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Winslow Homer. 1836-1910.

Fly Fishing, Saranac Lake. 1889. Etching, aquatint and burnishing. Goodrich 104. 14 1/4 x 20 5/8; sheet 18 1/2 x 24 1/2. Edition unknown but quite possibly intended 100; highest numbered impression known is 62. A rich impression with subtle plate tone printed on simili-Japan paper. The image is toned; the sheet has been professionally cleaned, and a small tear in the upper left-hand quadrant has been repaired. Signed and dated in the plate, lower left 'Winslow Homer Sc 1889'. Signed in pencil, "Winslow Homer' lower left; numbered '2/100' in pencil, lower right. Housed in a 29 x 33 1/2 gold leaf frame. $50,000.

Fly Fishing, Saranac Lake is the only composition which the artist created exclusively as a print, not after one of his paintings; it is also probably his last etching. It is perhaps the most highly sought after of the Homer etchings. Lifetime impressions of Fly Fishing, Saranac Lake are extremely rare.

The printing of Homer's lifetime impressions was handled by George W.H. Ritchie who at first also attempted, with limited success, to sell the prints; later the print dealer C. Klackner handled the sales. Around 1900 the five plates in Ritchie's possession were put in storage and no more prints were made from them until about 1940, when Charles S. White, who had bought the business from Ritchie, began to make posthumous prints. The plates were bought by William M. Ivins, Curator of Prints at the Metropolitan Museum, who asked White to print additional impressions of the plates but to wipe the plates clean to achieve a more linear quality. The impressions printed by White in 1940 more closely resemble this impression with tone to add form that was typical of etchings produced in the late nineteenth century. The prints printed in 1940 and 1941 are often called the 'White' impressions and are generally printed on Japan paper.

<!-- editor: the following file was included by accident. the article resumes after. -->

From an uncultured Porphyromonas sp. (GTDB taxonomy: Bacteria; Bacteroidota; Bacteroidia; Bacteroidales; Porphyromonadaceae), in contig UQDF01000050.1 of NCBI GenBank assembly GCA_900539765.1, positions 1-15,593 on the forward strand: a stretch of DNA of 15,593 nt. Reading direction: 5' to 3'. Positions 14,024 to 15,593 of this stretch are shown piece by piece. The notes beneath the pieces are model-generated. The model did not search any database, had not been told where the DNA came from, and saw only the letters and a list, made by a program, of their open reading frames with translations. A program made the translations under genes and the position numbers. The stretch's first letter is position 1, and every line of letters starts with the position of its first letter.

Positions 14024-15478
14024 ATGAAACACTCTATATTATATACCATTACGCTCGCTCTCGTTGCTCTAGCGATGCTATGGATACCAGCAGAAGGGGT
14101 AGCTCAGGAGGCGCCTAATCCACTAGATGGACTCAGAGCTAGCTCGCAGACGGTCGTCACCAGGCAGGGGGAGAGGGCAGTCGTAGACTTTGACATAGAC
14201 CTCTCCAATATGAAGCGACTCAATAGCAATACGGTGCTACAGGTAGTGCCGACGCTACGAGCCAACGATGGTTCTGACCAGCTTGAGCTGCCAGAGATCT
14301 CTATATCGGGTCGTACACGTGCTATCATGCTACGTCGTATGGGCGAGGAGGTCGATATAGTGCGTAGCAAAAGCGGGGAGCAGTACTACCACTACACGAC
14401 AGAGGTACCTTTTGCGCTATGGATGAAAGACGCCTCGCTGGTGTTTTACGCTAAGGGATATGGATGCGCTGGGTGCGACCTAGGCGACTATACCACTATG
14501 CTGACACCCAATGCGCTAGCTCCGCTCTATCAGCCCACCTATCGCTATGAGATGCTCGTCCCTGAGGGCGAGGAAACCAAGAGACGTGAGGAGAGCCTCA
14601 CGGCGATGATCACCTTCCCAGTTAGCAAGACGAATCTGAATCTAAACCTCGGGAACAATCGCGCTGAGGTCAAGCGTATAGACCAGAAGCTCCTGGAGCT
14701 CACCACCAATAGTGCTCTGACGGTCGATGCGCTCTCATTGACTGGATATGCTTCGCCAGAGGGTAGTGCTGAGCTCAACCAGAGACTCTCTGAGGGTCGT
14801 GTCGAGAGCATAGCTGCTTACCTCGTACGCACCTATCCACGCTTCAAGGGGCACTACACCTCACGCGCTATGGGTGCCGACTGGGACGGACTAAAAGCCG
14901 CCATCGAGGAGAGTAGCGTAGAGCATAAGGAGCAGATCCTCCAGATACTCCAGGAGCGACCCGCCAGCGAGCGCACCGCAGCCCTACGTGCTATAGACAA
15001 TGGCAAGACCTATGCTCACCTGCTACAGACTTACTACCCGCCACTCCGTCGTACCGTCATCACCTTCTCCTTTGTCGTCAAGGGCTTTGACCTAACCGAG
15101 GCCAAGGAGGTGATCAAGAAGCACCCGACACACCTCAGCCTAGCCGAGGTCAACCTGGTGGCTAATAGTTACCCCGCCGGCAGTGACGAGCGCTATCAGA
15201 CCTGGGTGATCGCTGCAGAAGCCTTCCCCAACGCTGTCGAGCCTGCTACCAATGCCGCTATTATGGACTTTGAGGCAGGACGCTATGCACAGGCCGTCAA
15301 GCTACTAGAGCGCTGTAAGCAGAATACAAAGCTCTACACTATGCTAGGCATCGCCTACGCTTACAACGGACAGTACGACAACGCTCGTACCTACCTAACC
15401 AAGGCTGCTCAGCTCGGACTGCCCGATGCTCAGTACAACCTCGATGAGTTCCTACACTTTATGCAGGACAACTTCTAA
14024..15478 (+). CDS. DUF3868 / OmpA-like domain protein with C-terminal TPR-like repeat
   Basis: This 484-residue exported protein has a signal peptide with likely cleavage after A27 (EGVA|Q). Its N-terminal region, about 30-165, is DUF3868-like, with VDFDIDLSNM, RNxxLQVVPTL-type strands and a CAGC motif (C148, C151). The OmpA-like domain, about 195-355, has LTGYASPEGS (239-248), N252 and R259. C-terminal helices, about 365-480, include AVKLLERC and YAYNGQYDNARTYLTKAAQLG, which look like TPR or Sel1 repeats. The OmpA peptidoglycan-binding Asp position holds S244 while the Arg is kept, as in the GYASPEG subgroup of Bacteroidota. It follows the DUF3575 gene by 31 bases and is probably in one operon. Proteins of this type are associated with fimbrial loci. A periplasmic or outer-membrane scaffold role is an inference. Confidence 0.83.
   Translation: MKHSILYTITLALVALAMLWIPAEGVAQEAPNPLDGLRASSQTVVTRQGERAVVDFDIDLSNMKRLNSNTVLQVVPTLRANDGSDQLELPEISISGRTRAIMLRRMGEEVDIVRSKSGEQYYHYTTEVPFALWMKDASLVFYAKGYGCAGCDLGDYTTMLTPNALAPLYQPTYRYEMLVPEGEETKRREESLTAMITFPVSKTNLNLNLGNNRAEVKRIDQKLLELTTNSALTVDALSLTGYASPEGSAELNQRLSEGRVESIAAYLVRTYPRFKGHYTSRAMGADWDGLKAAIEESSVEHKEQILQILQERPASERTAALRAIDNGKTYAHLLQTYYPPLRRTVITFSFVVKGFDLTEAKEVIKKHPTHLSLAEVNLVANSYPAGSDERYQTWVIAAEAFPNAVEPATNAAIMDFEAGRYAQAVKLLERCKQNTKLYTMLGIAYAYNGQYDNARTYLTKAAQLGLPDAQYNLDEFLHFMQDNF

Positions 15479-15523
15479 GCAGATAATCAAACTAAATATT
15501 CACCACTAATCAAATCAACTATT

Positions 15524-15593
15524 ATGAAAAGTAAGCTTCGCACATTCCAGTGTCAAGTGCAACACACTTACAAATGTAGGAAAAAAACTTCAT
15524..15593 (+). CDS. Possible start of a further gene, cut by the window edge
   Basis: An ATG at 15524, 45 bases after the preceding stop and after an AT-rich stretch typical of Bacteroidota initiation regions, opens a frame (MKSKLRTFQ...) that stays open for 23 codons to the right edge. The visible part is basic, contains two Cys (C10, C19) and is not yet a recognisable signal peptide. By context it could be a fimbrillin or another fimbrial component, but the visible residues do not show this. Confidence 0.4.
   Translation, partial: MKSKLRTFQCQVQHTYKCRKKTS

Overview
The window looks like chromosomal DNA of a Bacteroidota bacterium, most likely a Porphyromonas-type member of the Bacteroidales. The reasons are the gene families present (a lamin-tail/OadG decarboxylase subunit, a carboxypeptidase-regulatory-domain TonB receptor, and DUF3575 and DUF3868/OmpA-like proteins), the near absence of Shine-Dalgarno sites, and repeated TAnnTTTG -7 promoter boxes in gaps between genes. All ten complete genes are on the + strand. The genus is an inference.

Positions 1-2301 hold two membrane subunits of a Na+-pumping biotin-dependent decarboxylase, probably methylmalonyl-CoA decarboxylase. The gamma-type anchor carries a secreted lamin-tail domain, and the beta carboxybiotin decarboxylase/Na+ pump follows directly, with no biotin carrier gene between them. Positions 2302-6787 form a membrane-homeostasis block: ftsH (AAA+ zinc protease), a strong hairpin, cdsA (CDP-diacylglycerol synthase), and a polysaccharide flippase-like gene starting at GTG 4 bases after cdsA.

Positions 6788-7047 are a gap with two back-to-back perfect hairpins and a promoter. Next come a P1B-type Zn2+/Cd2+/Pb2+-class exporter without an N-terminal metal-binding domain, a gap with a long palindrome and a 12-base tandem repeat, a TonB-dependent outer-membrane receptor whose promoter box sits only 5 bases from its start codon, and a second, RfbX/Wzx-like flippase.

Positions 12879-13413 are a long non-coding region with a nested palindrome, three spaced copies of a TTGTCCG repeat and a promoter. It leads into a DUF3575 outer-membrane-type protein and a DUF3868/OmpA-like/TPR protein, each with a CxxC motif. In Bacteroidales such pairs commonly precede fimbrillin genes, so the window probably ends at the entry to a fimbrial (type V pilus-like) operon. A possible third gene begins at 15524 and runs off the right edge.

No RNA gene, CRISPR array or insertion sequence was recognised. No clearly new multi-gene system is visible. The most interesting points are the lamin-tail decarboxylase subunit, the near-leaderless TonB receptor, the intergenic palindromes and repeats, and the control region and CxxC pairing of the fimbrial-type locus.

The signed prints are printed with rich plate tone in the figure and central areas, and the plate tone has been selectively wiped in other areas, resulting in a strong contrast between the central figures and the surrounding areas. The posthumous impression has much plate tone overall but no differentiation between the central area and the rest of the print. Thus, the central figure is printed rather dryly in the posthumous printing relative to the lifetime impressions. This is consistent with Goodrich’s discussion of the lifetime and posthumous printings (p. 19, Lloyd Goodrich, The Graphic Art of Winslow Homer; he inexplicably prefers the flat later printing, referring to the earlier printing as “romantic”!).

There are many other differences as well. For example, the white area to the right of the fish was apparently burnished by Homer, to eliminate a number of lines and hazy shading; in the lifetime impressions the effect is a clear white as intended, but in the posthumous impression the use of heavy plate tone picked up some of these lines and hazy shading, thus defeating the desired burnished effect.

The top right corner of the posthumous impression shows some blotching and spotting resulting from the corrosion of the plate; this area is evident on the plate itself. The lifetime impressions, made prior to this corrosion, show no such effects.

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Lloyd Goodrich writes, in his catalogue of Homer's etchings, The Graphic Art of Wislow Homer (New York: The Museum of Graphic Art, 1958): " Homer's etchings were constructed primarily in pure line, the forms being built by linear modelling, the darks secured by linework rather than tonal printing. The devices of printing that the new school of etchers was exploiting had little place in his work, which belonged to an older tradition, akin to engraving. Compare to the subtleties and refinements of the new men, his style was severe and hard. But no other American etcher of the period displayed his structural strength, his mastery of the human figure, and his completeness of design.

Unlike Whistler, Homer's technique was line-based (an influence from his illustration background) and he did not rely on inking and selective wiping to achieve tonal quality. Homer etched 8 plates between 1884 and 1889, all were based on his popular marine paintings. He abandoned etching around 1889, partly due to its lack of profitability; Fly Fishing, Saranac Lake was likely his final etching, as well as his most experimental, a culmination of his years spent perfecting the medium."

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